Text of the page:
The Ottawa Citizen from Ottawa, Ontario, Canada on January 29, 1931 · 17
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The Ottawa Citizen from Ottawa, Ontario, Canada · 17

Ottawa, Ontario, Canada
Issue Date:
Thursday, January 29, 1931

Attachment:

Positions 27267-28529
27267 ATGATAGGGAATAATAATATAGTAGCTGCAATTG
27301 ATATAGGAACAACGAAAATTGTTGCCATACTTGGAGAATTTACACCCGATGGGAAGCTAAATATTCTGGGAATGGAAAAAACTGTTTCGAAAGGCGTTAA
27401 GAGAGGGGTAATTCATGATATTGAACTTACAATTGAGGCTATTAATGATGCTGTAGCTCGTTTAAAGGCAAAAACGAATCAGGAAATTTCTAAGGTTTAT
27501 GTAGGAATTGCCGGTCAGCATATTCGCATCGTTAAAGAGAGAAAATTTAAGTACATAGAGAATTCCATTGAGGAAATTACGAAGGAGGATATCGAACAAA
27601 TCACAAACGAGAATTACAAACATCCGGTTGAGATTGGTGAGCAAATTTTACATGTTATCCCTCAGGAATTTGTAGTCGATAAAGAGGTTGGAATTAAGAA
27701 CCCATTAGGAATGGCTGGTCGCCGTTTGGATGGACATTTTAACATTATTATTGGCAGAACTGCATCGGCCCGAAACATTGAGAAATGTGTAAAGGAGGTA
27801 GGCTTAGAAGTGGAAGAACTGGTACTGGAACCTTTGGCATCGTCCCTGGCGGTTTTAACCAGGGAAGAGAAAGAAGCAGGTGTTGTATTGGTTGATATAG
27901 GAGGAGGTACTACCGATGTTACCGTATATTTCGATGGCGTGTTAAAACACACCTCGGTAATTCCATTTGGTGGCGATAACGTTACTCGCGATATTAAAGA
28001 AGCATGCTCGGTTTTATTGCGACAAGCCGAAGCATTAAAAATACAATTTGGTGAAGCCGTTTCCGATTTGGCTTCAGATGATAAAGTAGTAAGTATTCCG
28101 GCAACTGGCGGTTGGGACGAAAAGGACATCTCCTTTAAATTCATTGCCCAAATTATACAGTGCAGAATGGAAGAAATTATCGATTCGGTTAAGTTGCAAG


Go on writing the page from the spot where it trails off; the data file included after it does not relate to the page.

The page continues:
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SK.naSKIi. THE OTTAWA EVENING CITIZEN p. 88th TEAS, Ko. 131. OTTAWA, CANADA, THURSDAY, JANUARY 29, 1931. 28 Pages. PRICE TWO CENTS. EXPLOSION AGAIN SHAKES CITY; SEWERS COLLAPSE n i5 Blasts Affect Wide Area; Serious Situation Caused As Main Sewer Breaks In As Ottawa Dodged the Manhole Tops Sections of Ottawa Again Rocked hj Series of Sewer Explosions Similar to Those of May, 1929. Center Town Near Rideau Canal and Parts of Sandy Hill Chiefly Affected. , OTIZExNS R4VE NARROW ESC4PES AS CRATE COVERS HURLED THROUGH AIR Main Sewer Serving Large Central Area, and Ottawa South Sewer Collapse. Prompt Emergency Action Taken to Relieve Grave Situation and to Try to Obviate Menace of Blocked Drains. Xj. Torontow, whose store was wrecked In the 1929 explosions, had a pleasant surprise this time. He watched the manhole covers pop around the front of his establishment and was prepared for the worst. Not even one of his windows was damaged. , After Fire Swept Form er Presidential Yacht It was the uncertainty, not the bruises she received, which worried Miss Dorothy Nicholson, Overbrook. Miss Nicholson was slightly injured in the 1S29 blasts. Many irate and frightened citizens declared they would not sleep indoors last night. However, the weather was bad for camping, so most of Ottawa forgot its fears and slept in the usual cot. Many citizens thought the disturbance was an earthquake. The observatory was deluged with calls, but nothing was registered on the instruments there. Bursting from manholes with billows of smoke and steam, shortly before 5 o'clock yesterday afternoon, the second series of sewer explosions in less than two years biought fear and danger to residents of Ottawa in some of the same sections of the city which were affected in May, 1929. No definite theory for the explosion has been advanced, but residents of the affected areas are almost unanimous and generally emphatic in their belief that the upheaval was caused by the combustion of gasoline vapor in the mains. This idea seems to be borne out by the reeking odor of gasoline which permeated the houses and affected areas before and after the explosion. No one was hurt, although narrow escapes were frequent. Manhole covers were hurled high into the air, clearing high telephone poles, damaging the roofs of houses and hurtling a hundred feet from their proper places. The detonations were far more powerful and terrifying than those in the cannonade which rocked Ottawa on May 29, 1929. Most Serious Aspect of Situation. Possibly the most serious aspect of the explosion is the fact that the main sewer about three hundred feet above Cummings Bridge, 'and also a section of the Ottawa South sewer at the rear of the Strathcona Hospital have collapsed, blocking both sewers and causing the sewage to back up. The break in the main sewer on the east side of the river is the more serious, as this sewer serves th central part of the city south of Cooper street. Every available pump in the city will be put in commission to pump the sewage into the Rideau , river to prevent its backing up to such an extent that it would flow into basements, extinguishe furnaces and do other damage. The pumping was started shortly after midnight. In the case of the sewer at the rear of the Strathcona Hospital, it is a 54-inch sewer serving Ottawa South. The earth above this sewer has dropped about two feet for a distance of 600 feet or more, showing that there has been a complete collapse of the sewer. The remedy for this will be more simple, as the sewer is constructed on the edge of the river. An opening will be made some distance above the break to allow the sewage to flow into the Rideau river.?-.--- - ... , , Later the problem of keeping the sewage pumped into the river from becoming a nuisance will have to be considered, but the first thought is to pump and prevent the backing up into houses along Somerset street and others. A sixteen-inch water main at the corner of Somerset street and Marlborough avenue also was broken by the explosion. This, however,' is not so serious as might first, appear. The broken part of the pipe was cut out by means of valves and the hospital and other buildings have their water supply as usual. I Ottawa's sewer blasts come at qult-'. tin? time. In '1929 it was at 12 ! o'clock noon. Yesterday's just beat i the 5 o'clockers by a nose. Substantially the same districts were affected by both explosions. One of the real tragedies of the whole affair is related by the storekeeper who told of the children running out of the store leaving their candy, just purchased, behind them As usual, Ottawans turned to The Citizen when they wanted to know something in a hurry. Those who heard the explosions had calls into The Citizen almost before the echoes had died away to find if damage had been done anywhere. Others, hearing rumors of a new outbreak, called to have the story confirmed. Throu?.'i-out the night, anxious citizens called to inquire solicitously if anyone had been hurt. (Continued on Fage IS., JffipnPp irmm In inimSP Survey Is Made j 1929 Explosion By Expert Soon Is Recal ed By After Explosion! Ottawa's People The fire-blackened hulk of the former pr tially submerged in more than 20 feet of wat raised to determine whether it will be worth whose varied career included being a million and the private yacht of Presidents, sank aft The Mayflower, which President Hoover or expensive,' was to have been refitted as a gun waters. esidential yacht Mayflower, shown here par-er at the Philadelphia Navy Yard, is to be while to reconstruct it. The famous vessel, aire's yacht, a flagship, gunboat, patrol boat er flames had swept through it for three hours, dered decommissioned in 1929 as being too boat for special service in Central American Shaken As If By Heavy Gunfire In the disturbed districts the ground was shaken as if by heavy gunfire; houses trembled and rocked as it to collapse. Acrid smoke and gas fumes filled the air and tne droning whizz of the huge melai covers as they spun through the an struck terror to those in the neighborhood. ' Street lights In Sandy Hill were broken by the flying missiles and electric wires ripped from the posts. Falling covers . shattering on ihe frozen streets gave the explosion a:ea a truly wartime aspect. One hundred and fifty feet of roadway on Nelson street In Sandy Hill showed a wide fissure in the asphalt immediately over a subsidiary sewer, and water mains, including the slxteen-lnch one on Somerset street east, were broken. Broken walls and cracked ceilings was the extent of damage caused tc private houses, but residences were so filled with the fearful stench which filled the rooms following the blast that householders were forced out of doors to find relief from the nauseating sickness brought on by the fumes. Many people reported that water backing up from the drains flooded their kitchens and bathrooms, and that the sewer traps in their cellars were blown off. For several days residents of the affected areas say they have been troubled with the odor of gas filling their dwellings and this odor became ymore onenswe tnan usual yesieraay. In Sandy Hill the smell was particu-'llarly bad and during the last jew jfldays many complaints had been rnaSe ' llto the civic authorities. One lady was lactually in the act of telephoning a llmember of the Board of Control ask- flng it something could not be dor.e libout the odor in her dwelling he noise of the explosion interrupted Ihe conversation. Narrow Escapes. At least two narrow escapes from rleath were reported. On Chapel Ptreet, a lady waiting for an O.E.R. 'bus had the terrifying experience of having a manhole cover weighing around a hundred pounds fall at her feet after hurtling down from a height of eighty feet. A gentleman on Cartier street, who had been examining a manhole in an endeavor to ascertain the cause of the fumes which filled his house, had barei time to reach safety when the cover he had been looking at was sent high Into the air. In some houses the force of the blast was so severe as to throw occupants across the rooms Near Strathcona Park a cover went 75 fret Into the air severing the power wires and plunging the Isolation Hospital into darkness. Although t! patients . in the hospital are principally children, there was no panic. Residents in some of the district thmirht at first that an earthquake occurred and ru:'-d from their "uses fearing 'hat they would be trapped. - Many calls were received by the scientists at the Dominion Observatory asking if the rocking ot their homes was due to an eartn tremor and were glad to receive the assurance that they had nothing to expect In that direction. Whatever agent may have been the cause of the - explosion, the collapse of the sewer and the upheaval of the manhole covers has been ascribed by many authorities as being due to plugging of the vent-holes in the covers thereby causing an accumulation of gas in the sewers. : While many say that the odor emanating from the sewers after tne explosion is distinctly that of gasoline, others are just as emphastic In denying that such is the case. Inspector Joliat is very sceptical on the gasoline idea. People do not waste gasoline by throwing it down the sewers, he claims. Col. D. R. Street, general manager of the Ottawa Gas Company, is equally certain that the blast was not due to any escape of fuel gas from the mains of the company. When the explosion, occurred, the Board of Control was in session in the city hall. Business was at once suspended and Mayor Allen and the controllers made an extended survey of the affected areas. The Mayor was greatly distressed at the occui-rence and promised sn immediate Investigation into all possible sources and reasons for the upheaval. Civic ofiicials state that they have investigated all reports of gas odora. Yesterday afternoon between three o'clock and half past three two reports were Investigated but without any definite placing of the trouble. The sewers also have been inspected regularly until the winter weather set In Owing to the type of construction, the engineers state that the sewers could not be filled witn sediment. The size of the pipe, the flow of water and the grade make the pipes self -cleansing. Immediately after the explosion inspections were made of the sewei to ascertain if . any damage had oeen caused. In the explosion of May, 1929. the sewers were intact. W F. M. Bryce, sewer engineer, and his men by making observations detected the break in the Eastview section of the main sewer. About three hundred feet above the bridge, the water in the sewer was stagnant or backing up, while below the bridge It was flowing freely. The break is above where Eastview makes connection md so this municipality is not affected. A. F, Macallum, commissioner of works, and F. C. Askwith, deputy commissioner, were notified lute evening, Just after the location of the break was established. The commissioner ct once directed the remedial work. The main lewer crosses by two five-foot pipes undci the Rideau river at the end of Somerset tret. Wher the larger pipe divides into the two smaller ptprs there is a bell arrangement and Irom this pumps are being worked. It may be found necessary to secure the help of fire department pumpers to keep the sewer from backing up but every precaution will be taken anil every possible provision made. It was not thought at first that the Eastview section of the sewer was affected but when it was noticed that the water in the sewer was rising on Somerset street, the investigation was continued on the east side of tins river and the break was located. Directly Into River. The fractured pipe in the Ottawa South sewer while possibly more extended is not so serious as to the effect. Just above the break theie are no. houses connected with the sewer and It would take twenty-four hours or more for the sewage to rtack into basements. The location of this sewer along the west bank of the Rideau river makes the problem of meeting the emergency easy. An excavation will be made some distance above the break and a breach will be made in the sewer so that the sewage will flow directly into the bed of the river. Undoubtedly a sanitary problem will develop from sewage being pumped on top of the ice in the river. On the other hand, the backing up of sewage into basements ct houses and other buildings would also cause a more serious sanitary menace as well as great property damage. Once the danger of the back flow ot sewage is removed, the sanitary problem will be dealt with by the engineering department. A channel probably will be cut in the middle of the river. With the cold weather there will be little or no offence from the sewage and before the warmer weather comes the authorities will have arranged for its sanitary disposal. (Continued on Page 18.) Board Receives Great Shock At Quiet Gathering Mayor and Controllers Start On Inspection Trip As Soon As Word of Disaster Reaches Meeting. Mayor J. J. Allen, Con. Stanley Lewis, Con. George Dunbar and Con. J. W. York were discussing the city estimates for 1931 late yesterday afternoon when Con. Lewis was called to the telephone. William Bryson. Bell Telephone employe and an acquaintance of the controller, had been around Hurdman's Bridge and Sandy Hill when he heard the reports of "whizzing" manholes. He informed Con. Lewis of his observations. - A ' Thanking Mr. Bryson for his information the controller returned to the Board of Control chamber where his confreres were discussing civic matters and politely interrupting, informed them of the disaster. "The expressions on the faces of the city fathers when they were told of the occurrence cannot be described in words," said one observer. It was the last thing in the world that the Board of Control expected and only Tuesday evening the board recommended that the city pay St. Martin's church the sum of $491 for damages incurred by the last explosion, that being the final claim. No time was lost. The meeting was adjourned and after the controllers had communicated with various sections of the city, the official automobile was summoned. Accompanied by a Citizen reporter Center Town was the first area to be visited by the city heads. Entering the home of Fred McKay, 43 Mac-Donald street, tne Mayor and controllers were met by a strong gasoline odor. They went down Into the cellar, where the smell was practical ly unbearable and a hurried exit was necessary. The family told the visitors of the damage done to the house, which included a smashed window and the complete ruin of several ornaments. This was evidence enough to war rant Con. Dunbar ordering the sewar repair gang to commence work at once. Leaving this home the Mayor and controllers then inspected several other houses in the same vicinity which had suffered damage through the expwswn. Several families were anxious to know if it would be safe to remain indoors. They were assured that a repltition of the explosion, such as occurred in 1929, was hardly possible. They calmed the anxious in Center Town and turned their attention to Sandy Hill. Whilst Journeying from one part of the city to the other the civic officials were determined that immediate action had to be taken to investigate the cause of the explosion. It was also decided to hold a special session of the Board of Control at 8.30 last night to further discuss the matter. The home of Mr. J. H. Charron, 259 Somerset street east, was 4he first visited by the Mayor and the controllers in Sandy Hill. The basement window was smashed, while several articles in the dining room were shaken from position. The odor at the Charron residence resembled a gasoline filling station. It was necessary to open wide all the doors and windows In the house. Mayor Allen and his colleagues were urged to remedy the condition at once by both Mr. and Mrs. Charron, who said that they had witnessed the last disaster and were now becoming very anxious about their safety. The official automobile proceeded to other sections of Sandy Hill and mental note was taken of the many manholes blown from position in the pavement. After a complete survey of Sandy Hill from one end of Somerset St. east to trie other thence down Templeton which figureu prominently in the last explosion, the Mayor and controllers were conveyed to New Edinburgh. It was in this district that considerable loss was suffered in the 1929 catastrophe. One house after another was In-, Not Illuminating Gas, Says Col. D. R. Street Opinions varied as to the nature of the gas, which escaped from the manholes following the blasts. While the majority of those who smelled the gas expressed the opinion that the fumes were those from gasoline, others declared positively that they were illuminating gas. Col. D. R. Street, general manager of the Ottawa Electric and Gas Companies, in an Interview with The Citizen declared positively that the fumes were not illuminating gas. He said that he had been around all the area affected by the explosion and that he did not detect any odor of illuminating gas. When asked if there was any possible chance of the fumes seeping through the ground from a leaky gas main into the sewer he said that his company has recording meters to detect any such occurrence and that any such leaks were given prompt attention. Col. Street was asked whether or not any residue from the manufacture of Illuminating gas was disposed of into the! city sewers. He answered in the negative. . Exciting Experience On Bus On Sandy Hill W. J. Cousineau, 108 Beech ffood avenue, driver of the OE.R. bus on the Strathcona Hospital extension, said, "We had Just passed the corner of Henderson avenue and Somerset street east, when the mannole cover blew off. The bus was not IS feet ahead of the cover when the explosion occurred. "The passengers, all of ' whom lived in the district and most of whom had been In the previous explosion, were all excited. Some of them could not wait for me to stop the bus to open the door but tried to get the windows open. When they saw that the danger had passed, ths passengers did not leave the bus out we remnlned stationary for a few minutes to see if flames were coming out of the sewers." . spected, leading to the discovery that little or no damage had occurred in the "Burgh. :Dr. A. E. Maclntyrc Unable Yet to State Cause, But Points to Some Interest- ing Circumstances. "The whole thing, apparently, has been confined to the main sewer So far as I could ascertain from a quick survey, the explosions hadn't been in the laterals. I wouldn't express an opinion as to the cause after only a quick survey such as I made tonight," Dr. Alfred E. Maclntyre, chief explosive chemist of the Department of Mines, told The Citizen last night, following his return to his home after making a tour of the scene of last evening's sewer explosion In company with W. F. M. Bryce, city sewer engineer. Dr. Maclntyre made an extensive study of the 1929 sewer explosions and almost immediately after the reports of the blasts reached city hall last evening, he again was Invited to investigate. "There is a wide difference of opinion expressed by the various residents in homes In the vicinities of the explosions, "he declared. "I did not, In my travels tonight, Interview anyone who claimed to have seen a blaze accompanying the explosions. Some said they saw black smoke, and others held the smoke was white. When I inspected the various manholes, I saw steam arising but did not notice any smoke. All this makes It very difficult to arrive at a reasonably accurate conclusion as to what might have caused the explosion," Commenting upon the explosions, Dr. Maclntyre said that something to be considered was the fact that nearly all the gratings blown off that he had seen were open. It was these "breathers" that were thrown out by the force of the blast, he said. "I couldn't find a sewer cover that was closed tight that had been blown off. In the last explosion, both the open and the closed tops were lifted by the force of the blast. Could I find anyone who has found a solid top blown, I would have something to work on," he said. Dr. Maclntyre, however, would not elaborate on this last statement. Hot and Cold. Another odd feature In the Sandy Hill district was pointed out by Dr. Maclntyre. In the area near Ottawa University stadium on Nicholas street, he says, he found a manhole grating which was hot, and from the manhole considerable steam was escaping, while about 160 feet away, on Templeton street, the manhole cover was cold and there was a current of air down into the sewer. On Somerset street the steam was coming out of some manholes, while in others there was a current of air into the sewer. The condition In all parts where the explosions occurred tended to show a great deal of local heating, but Dr. Maclntyre stated he had no evidence of this except what he saw. Along the Driveway all the gratings were warm, and steam was escaping from all manholes. Dr. Maclntyre regretted that he had not been able to make a survey of the sewer prior to the explosion as he felt that the only way the cause could be definitely ascertained would be to get sample of the gases In the sewer previous to the combustion that preceded the explosion. "It Is almost Impossible to determine from the gases remaining after the explosion, what gases had been responsible. If we could find some place where these preliminary gases had assembled after the explosion within the next few days, we could then probably find out certain things One Woman Was Killed, One Seriously Burned and Great Property Dam age Was Caused. ' Memories of the explosions of May 29, 1929, were vividly recalled immediately the blasts were reported yesterday afternoon. It was just as the noon gun sounded on that day nearly two years ago that the untimely blasts rocked several portions of the city. Mrs. Anna Hayden, 73 years of age, of 37 Templeton avenue, was fatally Injured when endeavoring to put out a fire in her home, her clothing took fire. She was rushed to Water Street j Hospital, but died the following after- noon. Miss Lillian Pettapiece, 301 Somer. i set street east, suffered severe bums, which required her removal to the hospital. The other persons who suffered minor Injuries were Mrs. i. Torontow, 312 Somerset street east; Miss DoTothy Nicholson. Overbrook: Mrs. George Kuntz, 302 Somerset street east; Arthur Leger, 36 Merton street, and John Hayter, 439 Nelson street. St Martin's Wrecked. St Martin's chapel, John street. New Edinburgh, was one of the buildings which were wrecked, the interior decorations and fittings wert completely demolished, and all windows blown out The residence of Captain Sam B. Blackler, of the city fire department, 211 Henderson avenue, was almost completely wrecked and burned. The grocery store of I. Torontow, at the corner of Chapel and Somerset street east, looked as though it had been bombed, windows were shattered and the shelves with goods on them crashed to the floor. The home of Mrs. C Nicholson, 192 Henderson avenue, was considerably damaged in the front - Street cars were rerouted when the OJS.R. was ordered by the city to discontinue service on Crichton street as It was thought more explosions might occur. Upheavals and rents in the pavement along which - the sewer main ran were caused by the blasts. Slept In Open Alt. : Residents of Sandy Hill and New Edinburgh were badly frightened, but toward nightfall the majority entered their houses, although several residents of New Edinburgh preferred to sleep out fearing to enter the houses. The smell of gas In the residences was also a deterrent 10 sleeping indoors. - In the explosion yesterday afternoon Ottawa fared better in these respects, no life was lost, no one seriously Injured, no traffic tie-ups and no buildings were damaged to any great extent. that would assist in determining the cause," he said. Not So Severe In Homes. The expert said that experiences In the last explosion apparently had caused many persons to put in traps In their cellars because the effect of the explosion this time hadn't been felt as badly In homes.. Dr. Maclntyre was anxious to learn full particulars regarding the explosion. The blast last evening, he said, had apparently begun in ap proximately the same locality as did , the explosion of May, 1929. Also ' the route of the1 near disaster fol lowed along almost Identically the same lines, except that beyond East-view there were no disturbances. He would not advance any reason as to why New Edinburgh was not affected as It was the last time. Just how long It would take to arrive at what he could feel satisfied was the cause of the latest explosion, Dr. Maclntyre would not say. 'DENMAN'S 75c (corrugated) Vacuum OQ Bottles OtJL Lunch Kits, com- p:e ... $i.i9 FRIDAY, SATURDAY, MONDAY, TUESDAY .-A Special 4 Day Sale of Nationally-known Drugs. Phones R. 4609, R. 7277 We Deliver. 35c Cocoanut Oil Shampoo O for 35c Extra Specials 60c Modess. With Free Goods 39c 25c Hydrogen Peroxide 2,or25c 60c Hydrogen Peroxide , 39c soc Pair Rubber Gloves 29c Pair 19c Diamond Dyei for 15c SIM Nujol 79c Affr,,Br.....l9c 2 for 35c 19c 25c Minard's Liniment Tented and Approved Dr. West's 5P Toofh Paste CLEANS TEETH SAFELY! URCE TUB! 25e Dr. West's Tooth Paste Western Company . . Chicige 60c Andrew's Liver Salts.. 49c $ 2.50 Absorbine Junior . . $1.98 $1.25 Absorbine Junior .. 98c $1.50 Agarol $1.39 75c AEarol 9c $1.50 Asaya-Meurall f 1.23 Anfo-Strop Razor and Blade 9 100 Aceto Tablets, 5 gr. . . 39c 25c tubes Accto Tablets 2 for 25c 75o 1-lb. Absorbent Cotton 39c 10c Baby's Own Soap 7c 25c Bayer's Aspirin.. 2 for 35c 40c 1-lb. Boracic Acid .... 23c $1.00 Byno Hypophosphltes 89c 75e Blsurated Magnesia .. 59c 25c Carter's Pills 19c 35c Castoria 29c 60c Chase's Nerve Food . . 39c 60o Chase's Ointment ... 39c 35c Chase's K. & L. rills. . 29c 35c Chase's Cough Srrup.. 29c 75c Chase's Cough Syrup 59c Sflo Cold Creams, asst. .. 39c 50c Camphorated Cnld Cream 39c 25c Carbolic Salve 19c 75c Coty's Face Powder . . 49c 35c Danderlne 29r 60c Dandrrine 49c 1.00 Dandertne "9c 25c Dew Dodnrant 19c SOc Dew Deodorant 39c 50o Dunont s Brilliantine 39c $1.00 D.D.D. 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